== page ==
In anticipation of a surge in coronavirus cases, an alternate care center has been set up at the Greater Columbus Convention Center. The one-thousand-bed facility represents part of a state plan to prepare for a possible surge in critical COVID-19 cases. Alternate care centers like the one in Columbus have been set up in five convention centers and other buildings to handle less serious cases.
“This is something that will operate more like a field hospital than a typical hospital you might be used to,” Central Ohio Trauma System CEO Robert Falcone said. “It will be used for COVID-19 patients who are not sick enough to require full hospital care but are not well enough to go home. They will come directly from one of our Columbus hospitals after a period of evaluation. We hope we will not need to open this facility, but it is ready. We went from concept to hospital in two weeks. I think that’s an amazing tribute to our ability to collaborate for the public good.”
The Ohio National Guard, Ohio Health, Mt. Carmel, Ohio State and Nationwide Children's Hospital systems, as well as state, county, and city health departments all pitched in to get the alternate care center ready. Falcone says it's prepared to begin taking patients with 72 hours notice. But it may not be needed. Because of aggressive efforts to delay elective surgeries and find additional internal space, hospitals across the state have more room than ever before. And state orders to stay at home and practice social distancing have slowed the spread of the coronavirus.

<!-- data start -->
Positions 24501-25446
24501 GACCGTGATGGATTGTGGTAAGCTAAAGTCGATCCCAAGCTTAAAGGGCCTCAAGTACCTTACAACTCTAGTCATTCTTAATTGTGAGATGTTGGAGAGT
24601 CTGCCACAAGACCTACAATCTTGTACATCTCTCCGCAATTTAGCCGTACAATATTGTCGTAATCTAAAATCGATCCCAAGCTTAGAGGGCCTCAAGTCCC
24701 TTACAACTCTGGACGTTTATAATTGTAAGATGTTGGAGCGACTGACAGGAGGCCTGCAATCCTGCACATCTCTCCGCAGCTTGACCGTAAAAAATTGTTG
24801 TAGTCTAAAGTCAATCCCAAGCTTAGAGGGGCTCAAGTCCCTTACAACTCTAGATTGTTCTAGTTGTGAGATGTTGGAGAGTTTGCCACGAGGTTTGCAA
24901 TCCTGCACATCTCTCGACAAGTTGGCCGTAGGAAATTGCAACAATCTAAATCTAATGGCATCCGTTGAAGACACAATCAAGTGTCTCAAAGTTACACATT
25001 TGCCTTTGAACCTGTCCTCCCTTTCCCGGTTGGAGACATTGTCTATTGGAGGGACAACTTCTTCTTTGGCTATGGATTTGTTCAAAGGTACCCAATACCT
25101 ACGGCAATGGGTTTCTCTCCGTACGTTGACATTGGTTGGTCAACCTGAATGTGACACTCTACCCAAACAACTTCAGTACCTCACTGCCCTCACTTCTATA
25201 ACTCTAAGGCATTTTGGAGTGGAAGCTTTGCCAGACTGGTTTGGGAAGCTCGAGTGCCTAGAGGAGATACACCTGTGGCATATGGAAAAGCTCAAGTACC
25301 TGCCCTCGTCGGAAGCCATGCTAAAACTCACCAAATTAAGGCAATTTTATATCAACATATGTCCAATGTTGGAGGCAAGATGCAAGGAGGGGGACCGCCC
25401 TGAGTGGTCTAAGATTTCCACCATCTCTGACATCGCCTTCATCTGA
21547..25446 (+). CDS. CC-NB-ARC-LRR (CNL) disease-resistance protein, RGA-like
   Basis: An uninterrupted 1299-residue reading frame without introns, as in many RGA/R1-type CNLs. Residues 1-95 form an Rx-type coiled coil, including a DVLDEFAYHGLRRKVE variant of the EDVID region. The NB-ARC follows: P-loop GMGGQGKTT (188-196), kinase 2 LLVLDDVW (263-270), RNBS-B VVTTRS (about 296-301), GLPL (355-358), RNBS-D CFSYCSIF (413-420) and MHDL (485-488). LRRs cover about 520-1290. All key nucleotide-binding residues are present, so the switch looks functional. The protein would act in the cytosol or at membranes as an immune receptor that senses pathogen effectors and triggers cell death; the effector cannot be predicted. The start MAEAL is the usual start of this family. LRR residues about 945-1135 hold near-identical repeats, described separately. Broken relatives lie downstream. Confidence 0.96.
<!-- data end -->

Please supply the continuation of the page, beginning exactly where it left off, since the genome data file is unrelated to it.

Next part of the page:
“If we stay the course, we may never need to open this facility,” Columbus Mayor Andy Ginther said. “That would be an incredible victory for the people of central Ohio.”
While public efforts have helped to flatten the curve of growing coronavirus cases, Columbus Public Health Commissioner Dr. Mysheika Roberts said central Ohio could expect a peak in cases within the next two weeks, and a decision will be made then on whether to activate the alternate care facility. Among the more than 7,200 coronavirus cases in Ohio, there are at least 714 in Columbus with 8 fatalities. While older people and those with underlying health conditions are more vulnerable, the Columbus cases skew younger.
“Our largest group of confirmed cases of COVID-19 here in Columbus and central Ohio are those between the ages of 20 and 29 years of age,” Dr. Roberts said. “For this group, I really want to remind you that you need to stay at home as well. By you staying at home, you are protecting others who are vulnerable whether that be a young child or someone with a compromised immune system or an older adult.”
Roberts said the racial disparity that has been noted in other cities is also present in Columbus. African Americans account for 39% of all the confirmed cases, despite making up only 29% of the population.